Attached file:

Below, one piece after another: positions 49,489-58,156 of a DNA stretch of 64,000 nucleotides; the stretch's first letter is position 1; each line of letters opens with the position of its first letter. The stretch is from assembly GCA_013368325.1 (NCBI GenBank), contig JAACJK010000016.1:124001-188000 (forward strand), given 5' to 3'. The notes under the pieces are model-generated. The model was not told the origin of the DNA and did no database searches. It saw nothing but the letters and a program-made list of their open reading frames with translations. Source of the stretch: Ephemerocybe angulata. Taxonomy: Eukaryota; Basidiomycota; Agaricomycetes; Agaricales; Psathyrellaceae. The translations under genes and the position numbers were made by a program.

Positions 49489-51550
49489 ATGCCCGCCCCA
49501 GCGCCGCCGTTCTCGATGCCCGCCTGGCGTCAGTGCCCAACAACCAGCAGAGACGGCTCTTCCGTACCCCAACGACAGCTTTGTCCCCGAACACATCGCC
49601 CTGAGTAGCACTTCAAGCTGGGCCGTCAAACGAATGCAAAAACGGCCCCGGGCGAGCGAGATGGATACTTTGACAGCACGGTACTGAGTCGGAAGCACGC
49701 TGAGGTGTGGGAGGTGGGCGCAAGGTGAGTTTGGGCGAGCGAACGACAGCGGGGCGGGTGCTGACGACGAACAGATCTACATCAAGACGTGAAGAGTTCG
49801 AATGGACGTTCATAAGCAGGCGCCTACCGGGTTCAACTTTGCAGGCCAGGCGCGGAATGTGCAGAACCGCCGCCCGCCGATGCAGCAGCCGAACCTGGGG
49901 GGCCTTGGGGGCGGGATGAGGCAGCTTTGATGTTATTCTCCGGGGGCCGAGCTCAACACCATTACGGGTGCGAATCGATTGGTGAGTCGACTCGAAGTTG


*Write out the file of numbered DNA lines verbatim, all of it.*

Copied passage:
Below, one piece after another: positions 49,489-58,156 of a DNA stretch of 64,000 nucleotides; the stretch's first letter is position 1; each line of letters opens with the position of its first letter. The stretch is from assembly GCA_013368325.1 (NCBI GenBank), contig JAACJK010000016.1:124001-188000 (forward strand), given 5' to 3'. The notes under the pieces are model-generated. The model was not told the origin of the DNA and did no database searches. It saw nothing but the letters and a program-made list of their open reading frames with translations. Source of the stretch: Ephemerocybe angulata. Taxonomy: Eukaryota; Basidiomycota; Agaricomycetes; Agaricales; Psathyrellaceae. The translations under genes and the position numbers were made by a program.

Positions 49489-51550
49489 ATGCCCGCCCCA
49501 GCGCCGCCGTTCTCGATGCCCGCCTGGCGTCAGTGCCCAACAACCAGCAGAGACGGCTCTTCCGTACCCCAACGACAGCTTTGTCCCCGAACACATCGCC
49601 CTGAGTAGCACTTCAAGCTGGGCCGTCAAACGAATGCAAAAACGGCCCCGGGCGAGCGAGATGGATACTTTGACAGCACGGTACTGAGTCGGAAGCACGC
49701 TGAGGTGTGGGAGGTGGGCGCAAGGTGAGTTTGGGCGAGCGAACGACAGCGGGGCGGGTGCTGACGACGAACAGATCTACATCAAGACGTGAAGAGTTCG
49801 AATGGACGTTCATAAGCAGGCGCCTACCGGGTTCAACTTTGCAGGCCAGGCGCGGAATGTGCAGAACCGCCGCCCGCCGATGCAGCAGCCGAACCTGGGG
49901 GGCCTTGGGGGCGGGATGAGGCAGCTTTGATGTTATTCTCCGGGGGCCGAGCTCAACACCATTACGGGTGCGAATCGATTGGTGAGTCGACTCGAAGTTG